When it comes to good dog dental hygiene, most of us develop healthy patterns that we pass along to our children – brushing at least twice daily, flossing, and so on. But when it comes to our pets and good dental care for dogs, we tend to forget that oral hygiene can be just as important to your dog’s health as it can be for our own. And since they can’t exactly brush their own teeth, as responsible pet owners it is up to us to help keep them (and their teeth) healthy.
In addition to the obvious benefit of decreasing a dog’s bad breath, keeping their teeth clean can actually prolong their life and promote a better quality of living as well. Good dental care will help your dog keep his or her teeth longer, allowing them to enjoy their food, chewing, and related activities. More importantly, however, is the benefit of good dental hygiene to your dog’s health. Certain types of bacteria can accumulate in your dog’s mouth, and may eventually spread to their kidneys, lungs, liver, and heart – damaging them permanently. And while this might only sound like an issue for older dogs, research has shown that the dogs can develop significant damage to their teeth by the time they’re only three years old. Preventative dental care is therefore recommended for dogs of all ages.
See Also: How To Prevent Canine Bad Breath
Tips for Good Pet Dental Care
But perhaps you have tried to pressure dog’s teeth before, only to find that doing so can become an epic battle (and one that you’d just as soon not fight). Fortunately, brushing your dog’s teeth doesn’t have to always be that difficult. Here are a few tips and tricks for making tooth brushing time a little easier for both you and your pooch:
- Start young! It will be easier for everyone if you start brushing your dog’s teeth when he is a puppy. – See also: Dental Care for Senior Dogs
- Give your dog a good workout before brushing her teeth. Just like the rest of us, a tired dog is more likely to sit still than to fight the process.
- Start slowly and build up gradually. Like everything else you have to do with your dog, training tooth brushing is all about consistency and showing your pet that going through the process will not be the end of the world. If you spend 30 seconds or so trying to brush their teeth, then slowly increasing the time as you go, they will get used to the process, and it will become easier.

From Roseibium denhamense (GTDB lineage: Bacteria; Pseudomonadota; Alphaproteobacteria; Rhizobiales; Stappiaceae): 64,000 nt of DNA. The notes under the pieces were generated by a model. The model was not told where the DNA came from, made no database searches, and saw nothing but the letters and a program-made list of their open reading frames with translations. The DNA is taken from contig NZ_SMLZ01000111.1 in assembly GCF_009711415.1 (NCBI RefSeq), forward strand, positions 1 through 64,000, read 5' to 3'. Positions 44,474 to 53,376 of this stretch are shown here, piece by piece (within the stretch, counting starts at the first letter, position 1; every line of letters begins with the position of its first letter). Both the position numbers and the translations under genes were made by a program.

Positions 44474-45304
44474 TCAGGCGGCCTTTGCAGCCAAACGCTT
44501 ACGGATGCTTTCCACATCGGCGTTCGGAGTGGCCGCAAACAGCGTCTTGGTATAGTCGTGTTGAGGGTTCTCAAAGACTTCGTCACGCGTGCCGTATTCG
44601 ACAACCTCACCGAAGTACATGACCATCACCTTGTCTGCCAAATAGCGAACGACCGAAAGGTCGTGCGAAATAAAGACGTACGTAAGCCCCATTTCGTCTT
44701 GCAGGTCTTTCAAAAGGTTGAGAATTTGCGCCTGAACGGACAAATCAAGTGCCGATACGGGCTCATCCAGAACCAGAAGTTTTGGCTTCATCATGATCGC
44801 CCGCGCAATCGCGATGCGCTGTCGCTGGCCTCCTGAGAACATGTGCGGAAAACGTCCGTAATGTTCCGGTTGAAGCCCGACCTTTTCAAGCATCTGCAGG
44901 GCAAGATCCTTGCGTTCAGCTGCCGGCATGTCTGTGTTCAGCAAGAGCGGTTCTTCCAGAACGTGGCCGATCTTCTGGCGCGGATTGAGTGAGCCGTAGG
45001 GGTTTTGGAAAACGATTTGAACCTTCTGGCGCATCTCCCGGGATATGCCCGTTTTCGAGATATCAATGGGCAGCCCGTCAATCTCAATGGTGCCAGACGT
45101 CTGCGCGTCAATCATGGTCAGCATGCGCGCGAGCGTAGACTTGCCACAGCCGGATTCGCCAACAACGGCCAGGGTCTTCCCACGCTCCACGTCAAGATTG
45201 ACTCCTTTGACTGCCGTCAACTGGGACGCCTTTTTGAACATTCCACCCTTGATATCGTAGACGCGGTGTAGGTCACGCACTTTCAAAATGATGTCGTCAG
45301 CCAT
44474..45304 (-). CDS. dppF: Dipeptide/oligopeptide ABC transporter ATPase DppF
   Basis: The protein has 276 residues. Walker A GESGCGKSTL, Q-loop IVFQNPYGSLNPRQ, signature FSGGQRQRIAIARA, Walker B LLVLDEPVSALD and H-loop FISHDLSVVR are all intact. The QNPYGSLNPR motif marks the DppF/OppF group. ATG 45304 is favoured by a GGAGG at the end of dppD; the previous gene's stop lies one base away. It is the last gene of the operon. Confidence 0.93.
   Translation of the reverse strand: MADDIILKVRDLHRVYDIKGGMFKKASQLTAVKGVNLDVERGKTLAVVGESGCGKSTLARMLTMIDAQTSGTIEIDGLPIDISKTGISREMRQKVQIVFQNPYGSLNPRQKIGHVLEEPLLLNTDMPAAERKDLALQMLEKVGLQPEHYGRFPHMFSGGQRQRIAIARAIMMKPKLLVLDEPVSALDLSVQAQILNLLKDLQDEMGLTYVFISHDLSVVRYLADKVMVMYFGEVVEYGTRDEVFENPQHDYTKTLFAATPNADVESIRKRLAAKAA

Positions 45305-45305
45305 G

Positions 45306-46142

- Don’t force it if your dog reacts badly. Start out with only a minute or so at a time, increasing the time you spend on his or her teeth gradually. Your dog will get used to it eventually, but not if it becomes a traumatic event each time.
- Speak soothingly to your dog while you’re brushing their teeth. Most dogs respond very strongly to the tone of your voice – if you get agitated, so will they. Alternatively, if you speak smoothly and evenly, it will help calm their nerves.
- Reward them! Each time you work with your dog on brushing their teeth, even if you can only do it for 15 seconds before they freak out, reward them with a treat. It won’t take long for them to look forward to the event when they know they will receive a reward afterward. Just be sure to make it a small treat to avoid weight gain, especially if you’re working with them on a daily basis.
Be patient with your dog and with yourself. Realize that there will be some days when it’s a bigger battle, and some days when it’s easy. But being a responsible and loving pet parent means appreciating that it is your job to keep your dog healthy, whether or not is convenient to you to do so. So get brushing now! If you have more concerns about dog dental hygiene, do not hesitate to visit you local pet dentist or vet.